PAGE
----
submitted 5 months ago by [email protected] to c/[email protected]
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[-] [email protected] 105 points 5 months ago

Student Loans have entered the chat.

[-] db2 31 points 5 months ago
[-] cm0002 37 points 5 months ago

I don't think so, or at least is state dependent, I definitely had medical debt and it was definitely discharged along with all the other debt I had

[-] [email protected] 80 points 5 months ago

Yeah medical debt is dischargable, our lawyer asked if we had any surgeries we had been putting off that we might want to get done before we filed.

[-] [email protected] 102 points 5 months ago

This is a remarkably dystopian statement lmfao

[-] PunnyName 43 points 5 months ago


[-] Funkytom467 16 points 5 months ago

Guns are easier to get than surgery. Shoot your problems away!

[-] Whelks_chance 11 points 5 months ago

Isn't this some flavour of fraud? Not from the US, so this is all pretty bizarre to me.

[-] [email protected] 21 points 5 months ago

Capitalism is a flavor of fraud in and of itself.

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[-] fury 90 points 5 months ago

I got talked into bankruptcy (by a bankruptcy lawyer, surprise surprise). It cleared $12k of credit cards and bank fees but not the then-$50k of student loans and the spending habits that were the real problem. Now I learned my lesson. No credit cards. Save up and pay. Have an emergency fund that can cover your expenses for months and months in the event you lose your job, or your most expensive unplanned repair. That's the real life saver.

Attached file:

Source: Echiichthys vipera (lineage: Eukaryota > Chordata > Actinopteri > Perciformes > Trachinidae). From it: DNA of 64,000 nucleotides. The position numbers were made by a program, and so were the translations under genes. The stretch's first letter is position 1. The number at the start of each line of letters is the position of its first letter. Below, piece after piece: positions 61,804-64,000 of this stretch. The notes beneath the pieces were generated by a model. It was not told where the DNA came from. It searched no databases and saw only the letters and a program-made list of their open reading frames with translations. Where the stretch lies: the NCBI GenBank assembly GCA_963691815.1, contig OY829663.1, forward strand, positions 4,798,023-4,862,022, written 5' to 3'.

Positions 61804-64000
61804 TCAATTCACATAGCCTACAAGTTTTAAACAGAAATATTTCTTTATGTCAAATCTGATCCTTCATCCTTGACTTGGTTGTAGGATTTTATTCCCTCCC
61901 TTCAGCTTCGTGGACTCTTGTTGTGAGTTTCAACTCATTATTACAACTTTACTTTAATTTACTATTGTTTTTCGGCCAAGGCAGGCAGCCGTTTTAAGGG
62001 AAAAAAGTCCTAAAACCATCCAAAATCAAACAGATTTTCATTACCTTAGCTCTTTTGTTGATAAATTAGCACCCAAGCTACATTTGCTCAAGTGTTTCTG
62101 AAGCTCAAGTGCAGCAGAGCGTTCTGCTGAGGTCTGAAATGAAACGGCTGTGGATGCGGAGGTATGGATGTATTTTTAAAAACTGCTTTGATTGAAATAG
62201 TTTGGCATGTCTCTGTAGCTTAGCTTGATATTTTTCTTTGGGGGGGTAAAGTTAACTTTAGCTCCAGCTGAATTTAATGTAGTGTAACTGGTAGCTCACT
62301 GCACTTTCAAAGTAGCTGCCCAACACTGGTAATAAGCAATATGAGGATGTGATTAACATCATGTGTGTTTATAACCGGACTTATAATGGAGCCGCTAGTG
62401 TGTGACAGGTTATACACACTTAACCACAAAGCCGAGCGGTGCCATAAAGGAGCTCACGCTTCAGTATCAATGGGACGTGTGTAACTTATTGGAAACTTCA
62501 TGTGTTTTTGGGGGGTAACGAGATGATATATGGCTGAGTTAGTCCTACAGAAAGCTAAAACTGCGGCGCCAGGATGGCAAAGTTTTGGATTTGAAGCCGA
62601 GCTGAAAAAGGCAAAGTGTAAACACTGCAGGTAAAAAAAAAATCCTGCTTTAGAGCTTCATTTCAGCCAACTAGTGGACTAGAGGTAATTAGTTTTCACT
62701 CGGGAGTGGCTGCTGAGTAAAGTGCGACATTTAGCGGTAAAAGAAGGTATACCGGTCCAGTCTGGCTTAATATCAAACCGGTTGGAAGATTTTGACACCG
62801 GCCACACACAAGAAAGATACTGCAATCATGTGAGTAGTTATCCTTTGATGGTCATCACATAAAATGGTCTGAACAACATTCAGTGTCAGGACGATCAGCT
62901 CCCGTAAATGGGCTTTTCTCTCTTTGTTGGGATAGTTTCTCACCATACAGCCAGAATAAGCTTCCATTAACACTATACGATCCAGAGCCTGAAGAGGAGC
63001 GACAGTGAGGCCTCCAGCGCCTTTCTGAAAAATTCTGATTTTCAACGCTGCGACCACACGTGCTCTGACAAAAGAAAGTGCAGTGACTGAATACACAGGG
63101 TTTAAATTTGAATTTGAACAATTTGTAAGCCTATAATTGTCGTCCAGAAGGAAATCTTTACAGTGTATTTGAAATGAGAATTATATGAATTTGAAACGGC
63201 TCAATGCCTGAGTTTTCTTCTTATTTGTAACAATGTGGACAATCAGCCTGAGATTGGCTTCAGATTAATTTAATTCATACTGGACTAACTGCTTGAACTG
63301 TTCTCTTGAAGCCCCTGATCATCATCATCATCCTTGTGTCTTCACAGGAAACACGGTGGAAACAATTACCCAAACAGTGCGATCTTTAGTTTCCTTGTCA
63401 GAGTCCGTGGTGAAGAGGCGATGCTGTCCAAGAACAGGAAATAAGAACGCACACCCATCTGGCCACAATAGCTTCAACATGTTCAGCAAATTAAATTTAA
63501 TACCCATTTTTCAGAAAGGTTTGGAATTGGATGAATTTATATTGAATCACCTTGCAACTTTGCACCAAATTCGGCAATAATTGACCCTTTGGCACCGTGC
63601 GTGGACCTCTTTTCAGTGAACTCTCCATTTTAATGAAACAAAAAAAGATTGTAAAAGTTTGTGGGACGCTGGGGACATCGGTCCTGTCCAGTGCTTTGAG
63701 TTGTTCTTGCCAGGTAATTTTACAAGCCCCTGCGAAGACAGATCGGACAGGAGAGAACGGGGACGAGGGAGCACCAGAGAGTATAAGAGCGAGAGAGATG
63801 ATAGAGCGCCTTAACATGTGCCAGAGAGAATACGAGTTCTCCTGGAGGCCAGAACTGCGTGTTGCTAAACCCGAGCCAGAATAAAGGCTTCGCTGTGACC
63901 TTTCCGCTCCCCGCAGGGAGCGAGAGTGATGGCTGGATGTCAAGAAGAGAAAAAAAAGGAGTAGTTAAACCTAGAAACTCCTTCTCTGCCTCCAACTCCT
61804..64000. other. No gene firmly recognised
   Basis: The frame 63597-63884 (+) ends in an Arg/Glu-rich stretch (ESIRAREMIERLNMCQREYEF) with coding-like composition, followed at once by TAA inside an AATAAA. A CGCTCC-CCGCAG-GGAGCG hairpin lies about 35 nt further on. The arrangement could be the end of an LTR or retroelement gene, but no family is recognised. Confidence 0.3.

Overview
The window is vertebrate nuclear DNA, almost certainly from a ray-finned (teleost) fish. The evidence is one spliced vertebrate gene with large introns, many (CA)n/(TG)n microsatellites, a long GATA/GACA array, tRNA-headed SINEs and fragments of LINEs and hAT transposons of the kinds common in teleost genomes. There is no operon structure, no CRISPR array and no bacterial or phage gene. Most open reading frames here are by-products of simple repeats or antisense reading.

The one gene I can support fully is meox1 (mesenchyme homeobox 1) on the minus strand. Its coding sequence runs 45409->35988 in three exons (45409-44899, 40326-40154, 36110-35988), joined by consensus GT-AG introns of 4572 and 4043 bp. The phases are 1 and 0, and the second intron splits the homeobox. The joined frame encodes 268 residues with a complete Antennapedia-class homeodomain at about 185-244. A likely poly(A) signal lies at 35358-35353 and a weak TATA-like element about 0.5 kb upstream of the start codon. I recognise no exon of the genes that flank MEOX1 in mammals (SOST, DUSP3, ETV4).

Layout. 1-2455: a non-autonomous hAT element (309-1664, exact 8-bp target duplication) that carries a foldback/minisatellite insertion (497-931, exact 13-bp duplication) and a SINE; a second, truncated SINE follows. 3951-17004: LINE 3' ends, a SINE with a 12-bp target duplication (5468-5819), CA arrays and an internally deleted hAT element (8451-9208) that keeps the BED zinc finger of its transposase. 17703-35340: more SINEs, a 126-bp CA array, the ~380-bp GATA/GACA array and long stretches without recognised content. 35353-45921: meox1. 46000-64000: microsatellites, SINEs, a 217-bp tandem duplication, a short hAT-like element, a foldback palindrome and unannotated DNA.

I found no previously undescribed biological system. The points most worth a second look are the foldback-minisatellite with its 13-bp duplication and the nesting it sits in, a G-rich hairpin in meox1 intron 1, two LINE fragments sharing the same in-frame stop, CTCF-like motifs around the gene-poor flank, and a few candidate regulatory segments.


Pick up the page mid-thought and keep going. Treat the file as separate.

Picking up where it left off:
[-] GaMEChld 63 points 5 months ago

Credit cards are fine for people who can control their spending. I never pay interest, so I get my rewards for free and am building my credit. If you cannot control your spending habits, you might consider a card with a low limit.

[-] SeabassDan 15 points 5 months ago

You mean you never pay interest by paying off the debt before the next billing cycle, right? Or is it fine to get zero interest for whatever amount of months on certain purchases?

[-] Jimmyeatsausage 25 points 5 months ago

We do both... both are fine. As long as you aren't paying fees or interest, there is no disadvantage to using credit cards.

[-] SeabassDan 7 points 5 months ago

Ah, okay, I always figured the only way to really be responsible with credit was to use credit cards like debit, but if a big purchase came along that I definitely couldn't pay off within the month, I figured it wouldn't hurt to have zero interest but wasn't sure of the impact on my credit.

[-] [email protected] 12 points 5 months ago

As long as you have the discipline to actually pay the thing off it's fine. Many people think, "oh I have 0% interest, I'll pay it off later" but never set aside the money to do so and end up accruing interest.

I never buy something on them I couldn't immediately pay off in full when I hit buy. I've bought things in excess of my checking balance, but that's because I had enough in savings (separate from my emergency fund), and my incoming paycheck would put my checking balance well above my credit card balance.

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[-] Funkytom467 26 points 5 months ago* (last edited 5 months ago)

In France after high school you pay 170€ the first 3 years the 243€ the next two, 100€ more each year if you don't have aides from the government. Some engineering schools (~600€) or private schools are more expensive.

That's a total of 1496€ for a 5y curriculum at most, if you don't have any aides. (810€ for a shorter 3y one)

For reference the monthly minimum wage is 1398.69€ (without tax).

So if you work two months at McDonald's you can literally pay your entire education with enough room to spare if you didn't pass some years.